Wolfgang Schauble left a poisoned fruit on the Eurogroup table before leaving, a document in which he proposed to turn the current European Stability Mechanism (ESM) fund into a (totally free of politics) super-controller of national budgets. And much more.
Upon a state’s request for aid (such as those from Greece, Portugal and Ireland), it would automatically trigger the bankruptcy of that state. It would be a mechanism similar to that of the banking sector, which would decrease the ESM’s exposure (part of the burden would be borne by the investors). But it’s a sword of Damocles over the heads of countries on the edge, forcing them to reduce their debt according to a fiscal compact or be damned.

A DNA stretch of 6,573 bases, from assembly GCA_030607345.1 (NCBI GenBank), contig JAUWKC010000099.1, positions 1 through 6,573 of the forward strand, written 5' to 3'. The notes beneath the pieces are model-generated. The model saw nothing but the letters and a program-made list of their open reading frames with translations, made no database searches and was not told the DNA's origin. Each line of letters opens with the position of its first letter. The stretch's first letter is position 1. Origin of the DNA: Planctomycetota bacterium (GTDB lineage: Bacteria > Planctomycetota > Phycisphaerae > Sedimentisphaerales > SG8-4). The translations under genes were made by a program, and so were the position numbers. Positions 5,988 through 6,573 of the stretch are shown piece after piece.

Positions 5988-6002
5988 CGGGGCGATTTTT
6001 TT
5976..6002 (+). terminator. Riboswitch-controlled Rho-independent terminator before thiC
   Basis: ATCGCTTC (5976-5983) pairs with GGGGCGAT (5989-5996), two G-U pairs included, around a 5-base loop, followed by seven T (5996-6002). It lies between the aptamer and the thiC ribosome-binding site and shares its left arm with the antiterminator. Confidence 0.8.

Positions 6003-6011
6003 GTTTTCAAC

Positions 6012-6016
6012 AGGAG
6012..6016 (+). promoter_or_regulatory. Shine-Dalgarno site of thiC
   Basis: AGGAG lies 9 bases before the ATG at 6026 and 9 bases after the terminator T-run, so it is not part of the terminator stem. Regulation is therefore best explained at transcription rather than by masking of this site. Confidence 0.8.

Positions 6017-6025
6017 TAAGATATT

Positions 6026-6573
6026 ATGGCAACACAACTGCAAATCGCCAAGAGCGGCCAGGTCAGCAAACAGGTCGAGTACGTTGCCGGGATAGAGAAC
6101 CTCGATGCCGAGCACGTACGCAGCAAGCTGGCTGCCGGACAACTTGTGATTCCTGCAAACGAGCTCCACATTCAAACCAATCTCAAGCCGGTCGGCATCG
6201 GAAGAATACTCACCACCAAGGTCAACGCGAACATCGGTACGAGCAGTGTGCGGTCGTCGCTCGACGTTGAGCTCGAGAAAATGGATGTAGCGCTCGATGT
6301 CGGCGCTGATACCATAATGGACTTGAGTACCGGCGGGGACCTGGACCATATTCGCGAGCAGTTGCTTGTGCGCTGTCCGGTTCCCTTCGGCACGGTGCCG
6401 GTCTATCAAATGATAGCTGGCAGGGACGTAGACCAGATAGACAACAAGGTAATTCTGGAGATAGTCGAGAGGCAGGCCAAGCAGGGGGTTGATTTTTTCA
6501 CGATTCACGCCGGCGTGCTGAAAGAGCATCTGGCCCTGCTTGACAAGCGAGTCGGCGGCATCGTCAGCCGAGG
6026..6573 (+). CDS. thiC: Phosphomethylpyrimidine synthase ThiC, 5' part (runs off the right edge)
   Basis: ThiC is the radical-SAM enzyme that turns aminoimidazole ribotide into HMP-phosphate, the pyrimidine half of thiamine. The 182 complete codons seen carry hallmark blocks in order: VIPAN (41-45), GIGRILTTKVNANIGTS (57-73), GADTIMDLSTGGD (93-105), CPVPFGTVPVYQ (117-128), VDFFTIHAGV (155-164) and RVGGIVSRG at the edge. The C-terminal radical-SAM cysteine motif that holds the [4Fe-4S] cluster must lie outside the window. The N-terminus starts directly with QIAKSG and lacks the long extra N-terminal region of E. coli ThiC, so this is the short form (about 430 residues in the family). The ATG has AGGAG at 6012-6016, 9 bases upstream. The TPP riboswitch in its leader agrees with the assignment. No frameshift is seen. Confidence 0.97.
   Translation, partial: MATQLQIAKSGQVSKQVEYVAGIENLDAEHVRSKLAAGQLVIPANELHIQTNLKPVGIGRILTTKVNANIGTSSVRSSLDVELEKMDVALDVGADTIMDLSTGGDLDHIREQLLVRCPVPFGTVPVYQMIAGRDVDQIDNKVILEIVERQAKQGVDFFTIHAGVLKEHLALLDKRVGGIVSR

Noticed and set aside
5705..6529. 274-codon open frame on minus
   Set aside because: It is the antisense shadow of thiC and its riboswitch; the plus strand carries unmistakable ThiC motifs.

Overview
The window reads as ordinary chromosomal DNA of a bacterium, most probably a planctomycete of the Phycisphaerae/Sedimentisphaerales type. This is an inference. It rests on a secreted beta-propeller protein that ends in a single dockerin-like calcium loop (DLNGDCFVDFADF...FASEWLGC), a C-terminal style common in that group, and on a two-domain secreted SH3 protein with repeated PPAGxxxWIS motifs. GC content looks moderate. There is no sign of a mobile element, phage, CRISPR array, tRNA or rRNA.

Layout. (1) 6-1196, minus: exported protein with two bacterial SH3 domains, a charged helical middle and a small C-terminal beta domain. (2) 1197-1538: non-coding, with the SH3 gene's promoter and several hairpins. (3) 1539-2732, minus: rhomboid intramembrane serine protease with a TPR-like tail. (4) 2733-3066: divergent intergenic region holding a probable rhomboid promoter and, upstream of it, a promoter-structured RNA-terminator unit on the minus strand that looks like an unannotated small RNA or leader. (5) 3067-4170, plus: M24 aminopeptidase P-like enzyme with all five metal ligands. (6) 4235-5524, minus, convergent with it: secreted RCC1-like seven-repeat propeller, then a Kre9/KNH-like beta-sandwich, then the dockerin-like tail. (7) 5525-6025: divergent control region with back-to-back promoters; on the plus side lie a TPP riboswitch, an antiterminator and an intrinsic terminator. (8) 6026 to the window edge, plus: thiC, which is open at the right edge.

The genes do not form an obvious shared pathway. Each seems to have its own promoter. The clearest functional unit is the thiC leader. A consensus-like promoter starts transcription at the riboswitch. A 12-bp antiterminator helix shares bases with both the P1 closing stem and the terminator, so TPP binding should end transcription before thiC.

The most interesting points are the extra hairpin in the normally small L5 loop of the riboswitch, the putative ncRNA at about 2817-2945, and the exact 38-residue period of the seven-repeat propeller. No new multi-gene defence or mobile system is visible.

For Italy, this is a nightmare scenario. It is true that our debt, thanks to the slight recovery and cuts in public spending, has somewhat “stabilized” in relation to GDP, but its consistency, in absolute values, continues to be worrisome. Especially so in light of the end of quantitative easing (because of the risk of speculative attacks and a steep increase of interest rates).